Abstract (down) Understanding the detrimental effects of anthropogenic light on nocturnally mobile animals is a long-standing problem in conservation biology. Seabirds such as shearwaters and petrels can be especially affected, perhaps because of their propensity to fly close to the surface, making them vulnerable to encountering anthropogenic light sources. We investigated the influence of light pollution on adult Manx Shearwaters Puffinus puffinus at close range in foggy conditions. We recorded collisions with a building at a breeding colony for six consecutive pairs of intervals in which the house lights were left on as normal for 135 seconds, then turned off for 135 seconds. The relationship between lighting condition and collision frequency was highly significant, with a collision rate in the presence of lighting around 25 times that in its absence. Our results show that birds were clearly affected by the lights, by being either directly attracted, or disorientated during flight close to the structure. This could have been due to the light source itself, or an indirect effect of the all-round reflective glow in the fog perhaps interfering with visual or magnetic control inputs on both sides of the bird simultaneously. Our results suggest a mechanism by which the screening of artificial lights close to shearwater breeding areas, at least during foggy nights, could lead to improved welfare and survival at breeding colonies.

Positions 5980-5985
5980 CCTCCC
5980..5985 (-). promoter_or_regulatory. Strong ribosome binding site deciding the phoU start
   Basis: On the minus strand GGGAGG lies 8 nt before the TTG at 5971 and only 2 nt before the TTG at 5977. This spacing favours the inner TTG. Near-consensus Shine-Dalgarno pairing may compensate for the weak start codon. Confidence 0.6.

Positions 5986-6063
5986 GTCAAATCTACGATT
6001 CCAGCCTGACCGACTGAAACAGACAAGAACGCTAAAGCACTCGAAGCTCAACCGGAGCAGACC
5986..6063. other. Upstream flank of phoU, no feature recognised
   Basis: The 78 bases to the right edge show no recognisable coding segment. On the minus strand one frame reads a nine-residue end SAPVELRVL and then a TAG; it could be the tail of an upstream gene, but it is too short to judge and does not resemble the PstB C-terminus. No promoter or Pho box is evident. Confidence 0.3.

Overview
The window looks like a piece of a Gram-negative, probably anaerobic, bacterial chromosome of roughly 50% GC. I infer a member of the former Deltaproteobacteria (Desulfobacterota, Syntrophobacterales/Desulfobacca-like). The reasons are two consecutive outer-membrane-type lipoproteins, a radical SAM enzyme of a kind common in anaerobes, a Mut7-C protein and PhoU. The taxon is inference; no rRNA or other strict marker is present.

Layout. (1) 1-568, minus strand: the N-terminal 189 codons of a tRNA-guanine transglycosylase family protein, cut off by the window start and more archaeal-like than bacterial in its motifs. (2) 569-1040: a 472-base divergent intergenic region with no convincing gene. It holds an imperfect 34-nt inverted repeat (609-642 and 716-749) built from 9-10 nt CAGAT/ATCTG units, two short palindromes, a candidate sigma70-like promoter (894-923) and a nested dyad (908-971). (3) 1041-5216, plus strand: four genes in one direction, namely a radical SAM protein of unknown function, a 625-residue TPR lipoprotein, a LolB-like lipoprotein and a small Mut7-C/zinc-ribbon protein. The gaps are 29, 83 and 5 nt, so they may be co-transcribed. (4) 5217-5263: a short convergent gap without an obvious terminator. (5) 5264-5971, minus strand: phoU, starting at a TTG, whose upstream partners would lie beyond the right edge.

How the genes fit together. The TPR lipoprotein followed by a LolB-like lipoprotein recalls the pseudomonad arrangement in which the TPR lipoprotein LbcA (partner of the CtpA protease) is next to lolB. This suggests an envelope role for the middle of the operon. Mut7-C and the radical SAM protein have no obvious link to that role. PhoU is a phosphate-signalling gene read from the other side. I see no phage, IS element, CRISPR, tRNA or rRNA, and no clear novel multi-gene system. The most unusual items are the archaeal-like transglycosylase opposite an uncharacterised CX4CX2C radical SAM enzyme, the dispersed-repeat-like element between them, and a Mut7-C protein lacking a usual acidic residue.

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Call Number IDA @ intern @ Serial 2357
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Author Winger, B.M.; Weeks, B.C.; Farnsworth, A.; Jones, A.W.; Hennen, M.; Willard, D.E.
Title Nocturnal flight-calling behaviour predicts vulnerability to artificial light in migratory birds Type Journal Article
Year 2019 Publication Proceedings. Biological Sciences Abbreviated Journal Proc Biol Sci
Volume 286 Issue 1900 Pages 20190364
Keywords animals